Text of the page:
5 Tips For Successfully Installing Polyaspartic Floor Coatings

Polyaspartic coatings were first launched in the early 1990s by Bayer Material Science, one of the world’s top chemical corporations. This new technology discovery was first used as a corrosion-resistant steel coating for bridges, including other usages exposed to harsh environments.

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What are polyaspartic coatings?

In technical terms, the word “polyaspartic” is referred to as “aliphatic polyurea.” Polyurea coatings are now well-known among the public at large, thanks to their use as tank linings and spray-on truck bed liners. Polyaspartic coatings are frequently thought of as a form of polyurea coating. This coating is commonly utilized as protective coatings for resinous concrete floors nowadays.

Polyaspartic coatings require a different approach than some other polymer coatings. Polyaspartics should be blended and processed differently than other forms of coatings, not just because they have a shorter working period.

Understanding these distinctions is critical to ensuring the success of your polyaspartics installation. Before you start your next polyaspartics installation, think about the following:

In terms of pot life and working period, polyaspartic reacts differently than epoxy coatings. As a result, it will take more time to gel in a pail and less time to solidify after being poured out. Pour in only the quantity your crew can cut in and apply completely within a few minutes to avoid losing the wet edge.
 

Make sure your “cutter” doesn’t get ahead of the main floor installers. Cutting in/edgework is commonly done by epoxy installers before the squeegee and finish roll teamwork. If your cutter goes too far ahead, the product all along corners will begin to cure just before the rest of the crew comes up due to the polyaspartic’s rapid set time. This implies you won’t be able to fit the remaining material right into the pre-cut corners, resulting in a noticeable seam or texture and thickness difference between both the edges and the main floor.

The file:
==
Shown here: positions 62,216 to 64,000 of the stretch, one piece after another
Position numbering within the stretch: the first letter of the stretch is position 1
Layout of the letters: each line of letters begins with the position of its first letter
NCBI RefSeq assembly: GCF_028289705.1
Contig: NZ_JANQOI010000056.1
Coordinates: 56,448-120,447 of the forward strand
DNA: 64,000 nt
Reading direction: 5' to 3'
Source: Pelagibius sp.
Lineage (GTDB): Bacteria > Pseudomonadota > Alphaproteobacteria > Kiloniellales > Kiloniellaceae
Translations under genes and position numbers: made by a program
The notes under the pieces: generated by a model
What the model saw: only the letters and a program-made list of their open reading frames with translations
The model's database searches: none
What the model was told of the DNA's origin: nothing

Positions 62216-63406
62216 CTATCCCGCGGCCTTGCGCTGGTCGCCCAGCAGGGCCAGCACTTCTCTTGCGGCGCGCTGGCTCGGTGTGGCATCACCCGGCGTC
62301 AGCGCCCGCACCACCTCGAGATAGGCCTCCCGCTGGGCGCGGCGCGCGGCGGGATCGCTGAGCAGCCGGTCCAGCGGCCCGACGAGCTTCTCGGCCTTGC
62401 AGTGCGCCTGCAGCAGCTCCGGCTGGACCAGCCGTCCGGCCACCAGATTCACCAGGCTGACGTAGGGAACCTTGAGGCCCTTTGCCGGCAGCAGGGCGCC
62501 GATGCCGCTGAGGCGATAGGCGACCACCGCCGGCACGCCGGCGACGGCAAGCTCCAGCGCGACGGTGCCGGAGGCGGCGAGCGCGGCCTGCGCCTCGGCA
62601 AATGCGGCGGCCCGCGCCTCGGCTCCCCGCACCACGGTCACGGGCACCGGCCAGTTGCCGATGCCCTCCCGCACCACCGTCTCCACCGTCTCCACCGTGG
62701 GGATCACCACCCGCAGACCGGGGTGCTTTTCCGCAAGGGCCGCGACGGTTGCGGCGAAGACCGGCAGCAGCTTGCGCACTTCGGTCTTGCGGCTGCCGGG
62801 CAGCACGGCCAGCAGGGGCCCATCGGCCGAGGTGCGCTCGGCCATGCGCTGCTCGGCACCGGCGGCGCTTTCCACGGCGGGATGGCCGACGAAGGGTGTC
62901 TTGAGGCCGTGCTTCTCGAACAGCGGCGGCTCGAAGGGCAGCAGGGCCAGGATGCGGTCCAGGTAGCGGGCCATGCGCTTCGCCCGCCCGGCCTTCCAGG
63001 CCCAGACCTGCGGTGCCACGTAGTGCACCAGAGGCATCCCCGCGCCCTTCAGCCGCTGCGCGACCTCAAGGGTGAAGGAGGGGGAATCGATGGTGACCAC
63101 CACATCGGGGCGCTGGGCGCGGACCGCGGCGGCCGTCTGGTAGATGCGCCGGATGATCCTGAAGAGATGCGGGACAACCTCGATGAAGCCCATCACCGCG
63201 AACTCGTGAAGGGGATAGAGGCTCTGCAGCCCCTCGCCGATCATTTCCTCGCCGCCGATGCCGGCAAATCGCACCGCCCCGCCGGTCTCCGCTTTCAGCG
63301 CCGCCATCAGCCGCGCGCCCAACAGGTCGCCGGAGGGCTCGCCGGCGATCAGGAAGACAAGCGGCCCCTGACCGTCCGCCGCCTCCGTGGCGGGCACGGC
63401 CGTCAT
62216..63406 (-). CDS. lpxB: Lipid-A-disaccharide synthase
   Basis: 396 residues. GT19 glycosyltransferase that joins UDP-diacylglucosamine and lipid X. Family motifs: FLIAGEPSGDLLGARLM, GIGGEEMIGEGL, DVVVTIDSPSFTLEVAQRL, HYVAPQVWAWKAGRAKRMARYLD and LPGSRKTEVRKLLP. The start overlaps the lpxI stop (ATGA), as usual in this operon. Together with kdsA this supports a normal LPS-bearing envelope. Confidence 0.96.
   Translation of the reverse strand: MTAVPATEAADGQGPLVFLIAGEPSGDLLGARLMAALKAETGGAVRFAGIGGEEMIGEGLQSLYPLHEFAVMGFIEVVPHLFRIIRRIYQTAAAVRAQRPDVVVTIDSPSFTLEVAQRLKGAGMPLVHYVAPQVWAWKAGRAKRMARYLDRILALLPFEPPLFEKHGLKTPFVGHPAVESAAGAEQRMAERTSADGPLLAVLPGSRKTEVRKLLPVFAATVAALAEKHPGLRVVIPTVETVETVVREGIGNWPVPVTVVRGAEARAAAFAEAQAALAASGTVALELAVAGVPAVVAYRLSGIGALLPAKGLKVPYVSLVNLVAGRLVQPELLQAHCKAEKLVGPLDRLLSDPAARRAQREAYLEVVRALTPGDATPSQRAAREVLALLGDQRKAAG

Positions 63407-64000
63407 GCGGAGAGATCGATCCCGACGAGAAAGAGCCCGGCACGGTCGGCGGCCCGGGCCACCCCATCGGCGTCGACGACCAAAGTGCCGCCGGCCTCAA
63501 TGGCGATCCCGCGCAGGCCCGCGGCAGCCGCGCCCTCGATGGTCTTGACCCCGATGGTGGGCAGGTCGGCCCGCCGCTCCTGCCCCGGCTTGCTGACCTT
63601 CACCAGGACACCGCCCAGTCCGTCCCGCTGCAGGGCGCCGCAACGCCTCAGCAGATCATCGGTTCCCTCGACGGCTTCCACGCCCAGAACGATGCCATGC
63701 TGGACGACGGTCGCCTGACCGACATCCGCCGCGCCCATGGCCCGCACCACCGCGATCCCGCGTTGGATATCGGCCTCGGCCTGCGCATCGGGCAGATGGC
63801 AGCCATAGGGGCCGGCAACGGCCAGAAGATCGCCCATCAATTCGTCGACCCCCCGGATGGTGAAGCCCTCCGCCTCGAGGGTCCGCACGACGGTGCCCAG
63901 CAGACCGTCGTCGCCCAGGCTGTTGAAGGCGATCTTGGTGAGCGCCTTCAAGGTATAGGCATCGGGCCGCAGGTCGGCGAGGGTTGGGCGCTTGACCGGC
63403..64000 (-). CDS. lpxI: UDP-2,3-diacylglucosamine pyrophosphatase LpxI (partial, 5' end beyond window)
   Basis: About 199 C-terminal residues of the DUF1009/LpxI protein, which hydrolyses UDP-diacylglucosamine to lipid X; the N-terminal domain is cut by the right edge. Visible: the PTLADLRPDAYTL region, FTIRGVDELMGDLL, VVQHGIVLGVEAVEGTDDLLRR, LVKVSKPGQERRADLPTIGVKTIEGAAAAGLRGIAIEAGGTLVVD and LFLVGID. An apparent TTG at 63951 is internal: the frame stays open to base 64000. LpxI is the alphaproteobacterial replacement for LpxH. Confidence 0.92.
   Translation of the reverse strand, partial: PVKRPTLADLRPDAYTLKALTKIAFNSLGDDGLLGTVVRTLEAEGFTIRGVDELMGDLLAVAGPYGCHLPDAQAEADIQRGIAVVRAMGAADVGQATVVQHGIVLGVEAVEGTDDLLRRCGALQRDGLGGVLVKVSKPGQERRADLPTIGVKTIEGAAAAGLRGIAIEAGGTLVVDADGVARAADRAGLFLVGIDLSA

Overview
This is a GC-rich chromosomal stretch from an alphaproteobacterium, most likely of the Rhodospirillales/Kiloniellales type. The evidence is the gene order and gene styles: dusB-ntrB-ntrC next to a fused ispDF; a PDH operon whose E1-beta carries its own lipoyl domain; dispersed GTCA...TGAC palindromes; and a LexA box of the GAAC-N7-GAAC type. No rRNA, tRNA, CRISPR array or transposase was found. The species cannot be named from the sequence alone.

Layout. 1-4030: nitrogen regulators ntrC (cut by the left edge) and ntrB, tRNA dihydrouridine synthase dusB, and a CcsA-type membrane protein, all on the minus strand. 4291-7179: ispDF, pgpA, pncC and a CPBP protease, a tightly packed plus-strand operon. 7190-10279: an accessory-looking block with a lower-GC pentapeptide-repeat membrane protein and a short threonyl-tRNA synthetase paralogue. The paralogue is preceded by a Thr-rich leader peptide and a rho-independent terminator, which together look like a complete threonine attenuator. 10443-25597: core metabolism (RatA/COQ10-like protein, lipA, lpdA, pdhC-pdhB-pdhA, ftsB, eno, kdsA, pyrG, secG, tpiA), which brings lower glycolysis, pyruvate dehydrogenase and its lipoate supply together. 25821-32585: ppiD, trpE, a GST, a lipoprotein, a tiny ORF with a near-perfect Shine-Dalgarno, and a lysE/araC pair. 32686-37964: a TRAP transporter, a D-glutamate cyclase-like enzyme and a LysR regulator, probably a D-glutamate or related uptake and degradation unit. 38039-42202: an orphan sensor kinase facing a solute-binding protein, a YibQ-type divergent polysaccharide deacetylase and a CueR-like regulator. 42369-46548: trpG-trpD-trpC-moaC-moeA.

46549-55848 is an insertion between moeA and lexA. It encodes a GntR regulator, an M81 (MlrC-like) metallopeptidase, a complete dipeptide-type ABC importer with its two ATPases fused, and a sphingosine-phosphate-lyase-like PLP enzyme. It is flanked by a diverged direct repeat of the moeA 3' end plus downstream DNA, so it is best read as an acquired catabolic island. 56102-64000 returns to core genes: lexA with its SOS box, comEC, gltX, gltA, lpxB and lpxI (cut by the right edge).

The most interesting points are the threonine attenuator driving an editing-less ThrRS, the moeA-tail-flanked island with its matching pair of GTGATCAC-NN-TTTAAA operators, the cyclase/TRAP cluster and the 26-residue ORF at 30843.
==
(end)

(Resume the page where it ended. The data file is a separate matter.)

Use a squeegee that is smaller, around 12″ to 18”. Although it may take a bit longer, it will produce lesser “bird baths” than what a 24″ or larger squeegee will produce. The squeegee operator must set the polyaspartic application thickness rather than relying on the roller to spread the coating. Over-rolling and an uneven look will result if you rely just on the roller to generate the finished thickness.
 

The wet material ribbon should not be squeegeed into anything. Or else it will result in a change in the cured shine. Maintain a small pool of wet material right in front of the squeegee at all times. Also, always begin the ribbon pouring of the following mix into the moist material you’re dealing with

Even if the work is modest, such as a home garage, do not consider doing the installation on your own!

Always get professional assistance for high-quality flooring like Garage Floor Coating of Nashville. Solid expertise in concrete preparation, application technique, crack repair, and product selection, is much too valuable to be overlooked. Using untrained “contractors” who sell one-day installs or low-quality product kits while trying to save money is a pricey error.

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